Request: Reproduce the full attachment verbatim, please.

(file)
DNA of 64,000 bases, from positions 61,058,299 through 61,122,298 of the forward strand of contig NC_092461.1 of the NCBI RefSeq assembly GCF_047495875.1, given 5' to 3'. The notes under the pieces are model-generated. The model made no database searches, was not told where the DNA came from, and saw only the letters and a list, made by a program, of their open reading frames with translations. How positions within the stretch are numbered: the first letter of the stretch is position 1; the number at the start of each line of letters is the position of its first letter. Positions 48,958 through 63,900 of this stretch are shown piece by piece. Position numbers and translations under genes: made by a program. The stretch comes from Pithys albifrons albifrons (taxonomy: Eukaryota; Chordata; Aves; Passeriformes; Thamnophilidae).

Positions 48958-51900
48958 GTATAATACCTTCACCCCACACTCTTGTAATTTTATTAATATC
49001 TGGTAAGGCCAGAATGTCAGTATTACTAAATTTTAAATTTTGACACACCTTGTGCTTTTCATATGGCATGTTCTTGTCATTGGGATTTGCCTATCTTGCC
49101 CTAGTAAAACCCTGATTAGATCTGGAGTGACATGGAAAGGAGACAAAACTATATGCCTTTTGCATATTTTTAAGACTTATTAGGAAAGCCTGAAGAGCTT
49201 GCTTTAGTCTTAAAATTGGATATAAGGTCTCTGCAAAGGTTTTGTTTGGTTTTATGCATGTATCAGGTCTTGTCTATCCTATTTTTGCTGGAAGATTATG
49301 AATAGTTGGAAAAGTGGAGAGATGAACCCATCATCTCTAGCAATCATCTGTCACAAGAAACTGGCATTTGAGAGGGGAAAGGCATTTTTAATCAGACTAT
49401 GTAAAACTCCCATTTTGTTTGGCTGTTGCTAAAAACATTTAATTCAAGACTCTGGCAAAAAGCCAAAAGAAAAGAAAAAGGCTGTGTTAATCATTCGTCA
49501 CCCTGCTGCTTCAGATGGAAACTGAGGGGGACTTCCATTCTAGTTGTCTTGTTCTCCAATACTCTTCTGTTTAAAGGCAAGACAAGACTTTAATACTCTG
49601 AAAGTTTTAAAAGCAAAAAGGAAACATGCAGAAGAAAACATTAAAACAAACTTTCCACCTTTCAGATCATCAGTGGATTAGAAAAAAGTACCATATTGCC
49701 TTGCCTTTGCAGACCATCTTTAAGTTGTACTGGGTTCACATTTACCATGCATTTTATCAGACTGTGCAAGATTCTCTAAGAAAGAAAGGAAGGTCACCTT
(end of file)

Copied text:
DNA of 64,000 bases, from positions 61,058,299 through 61,122,298 of the forward strand of contig NC_092461.1 of the NCBI RefSeq assembly GCF_047495875.1, given 5' to 3'. The notes under the pieces are model-generated. The model made no database searches, was not told where the DNA came from, and saw only the letters and a list, made by a program, of their open reading frames with translations. How positions within the stretch are numbered: the first letter of the stretch is position 1; the number at the start of each line of letters is the position of its first letter. Positions 48,958 through 63,900 of this stretch are shown piece by piece. Position numbers and translations under genes: made by a program. The stretch comes from Pithys albifrons albifrons (taxonomy: Eukaryota; Chordata; Aves; Passeriformes; Thamnophilidae).

Positions 48958-51900
48958 GTATAATACCTTCACCCCACACTCTTGTAATTTTATTAATATC
49001 TGGTAAGGCCAGAATGTCAGTATTACTAAATTTTAAATTTTGACACACCTTGTGCTTTTCATATGGCATGTTCTTGTCATTGGGATTTGCCTATCTTGCC
49101 CTAGTAAAACCCTGATTAGATCTGGAGTGACATGGAAAGGAGACAAAACTATATGCCTTTTGCATATTTTTAAGACTTATTAGGAAAGCCTGAAGAGCTT
49201 GCTTTAGTCTTAAAATTGGATATAAGGTCTCTGCAAAGGTTTTGTTTGGTTTTATGCATGTATCAGGTCTTGTCTATCCTATTTTTGCTGGAAGATTATG
49301 AATAGTTGGAAAAGTGGAGAGATGAACCCATCATCTCTAGCAATCATCTGTCACAAGAAACTGGCATTTGAGAGGGGAAAGGCATTTTTAATCAGACTAT
49401 GTAAAACTCCCATTTTGTTTGGCTGTTGCTAAAAACATTTAATTCAAGACTCTGGCAAAAAGCCAAAAGAAAAGAAAAAGGCTGTGTTAATCATTCGTCA
49501 CCCTGCTGCTTCAGATGGAAACTGAGGGGGACTTCCATTCTAGTTGTCTTGTTCTCCAATACTCTTCTGTTTAAAGGCAAGACAAGACTTTAATACTCTG
49601 AAAGTTTTAAAAGCAAAAAGGAAACATGCAGAAGAAAACATTAAAACAAACTTTCCACCTTTCAGATCATCAGTGGATTAGAAAAAAGTACCATATTGCC
49701 TTGCCTTTGCAGACCATCTTTAAGTTGTACTGGGTTCACATTTACCATGCATTTTATCAGACTGTGCAAGATTCTCTAAGAAAGAAAGGAAGGTCACCTT